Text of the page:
Jan. 16 (UPI) -- Just over a month before the White House releases its defense spending budget, Navy leaders are both asking for an increase in funds and stressing that surface readiness matters more than growing the fleet.
Chief of Naval Operations Adm. Michael Gilday was asked Thursday about proposed cuts to Flight III Arleigh Burke-class destroyers and said shipbuilding cuts are a trade he's willing to make to maintain readiness.
"I'm focused on closing capability gaps, closing readiness gaps and increasing lethality," Gilday said during comments at the annual Surface Navy Association symposium. "And so for me the focus is on sustaining the Navy that we have, [which] comes at a high price. Some of that price is, perhaps, a reduction in growth. Not to say that growth stops, but growth perhaps slows."
Earlier in the week Gilday bluntly stated his service needs more money than other branches of the military, arguing that an even split isn't consistent with President Trump's security strategy.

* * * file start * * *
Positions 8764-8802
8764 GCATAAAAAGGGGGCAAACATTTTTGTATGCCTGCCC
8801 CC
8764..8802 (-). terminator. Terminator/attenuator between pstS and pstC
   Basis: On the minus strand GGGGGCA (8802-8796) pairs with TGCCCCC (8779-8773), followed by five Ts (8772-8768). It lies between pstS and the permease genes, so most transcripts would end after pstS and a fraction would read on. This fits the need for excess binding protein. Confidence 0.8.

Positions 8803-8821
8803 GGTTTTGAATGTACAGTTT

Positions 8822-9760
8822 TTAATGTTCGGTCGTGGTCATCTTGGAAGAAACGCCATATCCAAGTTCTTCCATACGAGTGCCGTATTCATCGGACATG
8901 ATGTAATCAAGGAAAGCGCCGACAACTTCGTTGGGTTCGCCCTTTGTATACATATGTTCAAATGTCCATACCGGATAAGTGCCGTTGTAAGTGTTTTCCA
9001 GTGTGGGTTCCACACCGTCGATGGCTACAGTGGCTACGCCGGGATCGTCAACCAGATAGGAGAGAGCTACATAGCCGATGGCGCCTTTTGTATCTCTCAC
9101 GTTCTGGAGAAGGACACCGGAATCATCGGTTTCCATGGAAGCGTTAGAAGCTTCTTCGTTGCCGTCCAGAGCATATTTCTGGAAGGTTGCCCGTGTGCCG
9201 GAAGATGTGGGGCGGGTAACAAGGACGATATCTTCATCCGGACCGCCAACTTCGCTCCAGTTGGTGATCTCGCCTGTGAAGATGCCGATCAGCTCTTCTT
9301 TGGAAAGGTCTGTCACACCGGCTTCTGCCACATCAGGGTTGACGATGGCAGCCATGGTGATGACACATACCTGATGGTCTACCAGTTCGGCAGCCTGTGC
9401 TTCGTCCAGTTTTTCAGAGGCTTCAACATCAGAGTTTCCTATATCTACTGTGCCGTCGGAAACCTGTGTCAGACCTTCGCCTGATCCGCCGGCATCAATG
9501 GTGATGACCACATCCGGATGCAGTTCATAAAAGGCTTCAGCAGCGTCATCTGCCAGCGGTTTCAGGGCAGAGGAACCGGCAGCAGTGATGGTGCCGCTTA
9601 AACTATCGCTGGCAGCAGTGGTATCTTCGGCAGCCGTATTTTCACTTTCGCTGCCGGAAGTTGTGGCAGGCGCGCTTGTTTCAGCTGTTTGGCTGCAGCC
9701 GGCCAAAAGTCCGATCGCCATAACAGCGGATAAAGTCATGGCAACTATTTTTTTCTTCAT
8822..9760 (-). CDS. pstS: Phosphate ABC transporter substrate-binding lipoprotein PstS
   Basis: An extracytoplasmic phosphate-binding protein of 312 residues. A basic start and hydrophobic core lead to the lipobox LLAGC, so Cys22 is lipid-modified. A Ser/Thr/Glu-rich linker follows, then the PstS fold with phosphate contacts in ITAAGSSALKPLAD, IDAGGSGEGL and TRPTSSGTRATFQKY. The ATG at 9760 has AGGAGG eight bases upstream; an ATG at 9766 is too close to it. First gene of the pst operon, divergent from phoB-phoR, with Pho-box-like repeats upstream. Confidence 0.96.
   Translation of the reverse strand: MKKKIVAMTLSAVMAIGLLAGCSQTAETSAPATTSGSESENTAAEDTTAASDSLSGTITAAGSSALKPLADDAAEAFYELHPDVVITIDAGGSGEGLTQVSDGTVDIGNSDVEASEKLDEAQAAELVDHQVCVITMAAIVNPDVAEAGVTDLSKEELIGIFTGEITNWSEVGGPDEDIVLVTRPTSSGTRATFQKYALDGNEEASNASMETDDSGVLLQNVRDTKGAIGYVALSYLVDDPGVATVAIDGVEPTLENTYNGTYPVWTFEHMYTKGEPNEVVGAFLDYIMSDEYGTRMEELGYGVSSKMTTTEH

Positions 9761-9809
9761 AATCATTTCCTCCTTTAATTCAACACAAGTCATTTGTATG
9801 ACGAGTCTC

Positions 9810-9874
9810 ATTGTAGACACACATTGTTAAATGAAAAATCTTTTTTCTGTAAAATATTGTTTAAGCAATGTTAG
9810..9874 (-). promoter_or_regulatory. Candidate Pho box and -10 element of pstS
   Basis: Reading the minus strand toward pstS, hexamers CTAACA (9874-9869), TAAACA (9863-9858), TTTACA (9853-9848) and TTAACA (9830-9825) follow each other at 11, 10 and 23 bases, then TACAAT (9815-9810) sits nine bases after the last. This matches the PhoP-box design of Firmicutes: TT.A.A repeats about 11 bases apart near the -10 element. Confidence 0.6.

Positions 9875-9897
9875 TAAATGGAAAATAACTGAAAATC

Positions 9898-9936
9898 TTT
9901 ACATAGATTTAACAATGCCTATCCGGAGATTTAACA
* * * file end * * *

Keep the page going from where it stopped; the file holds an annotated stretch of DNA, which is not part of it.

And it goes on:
"We need more money," Chief of Naval Operations Adm. Michael Gilday told a highly receptive audience here today. "If you believe that we require overmatch in the maritime, if you believe that we're going to execute distributed maritime operations and operate forward in greater numbers now, that we need more iron, then we need more topline."
"We live in a dangerous world, so we may be called to fight and win on little notice," said Grady, also the commander of U.S. Naval Forces Northern Command. "It is incumbent upon us to treat every day as though it were the last day of peace, and so we have to own the fight today. That is imperative."
In addition to the Arleigh Burke cuts, documents leaked in December show the Navy may buy a dozen fewer ships and substantially cut its shipbuilding budget in 2021.
The fiscal 2021 budget won't be released until Feb. 10, but the defense spending bill signed in December authorizes $740 billion in defense spending.
That's a $2 billion increase over $738 billion in the fiscal 2020 budget. While defense spending has risen gradually since 2016 -- after dipping during President Barack Obama's term -- this year's modest growth suggests there won't be much room to launch new programs or to stick to the Navy's target of building 355 new ships by 2030.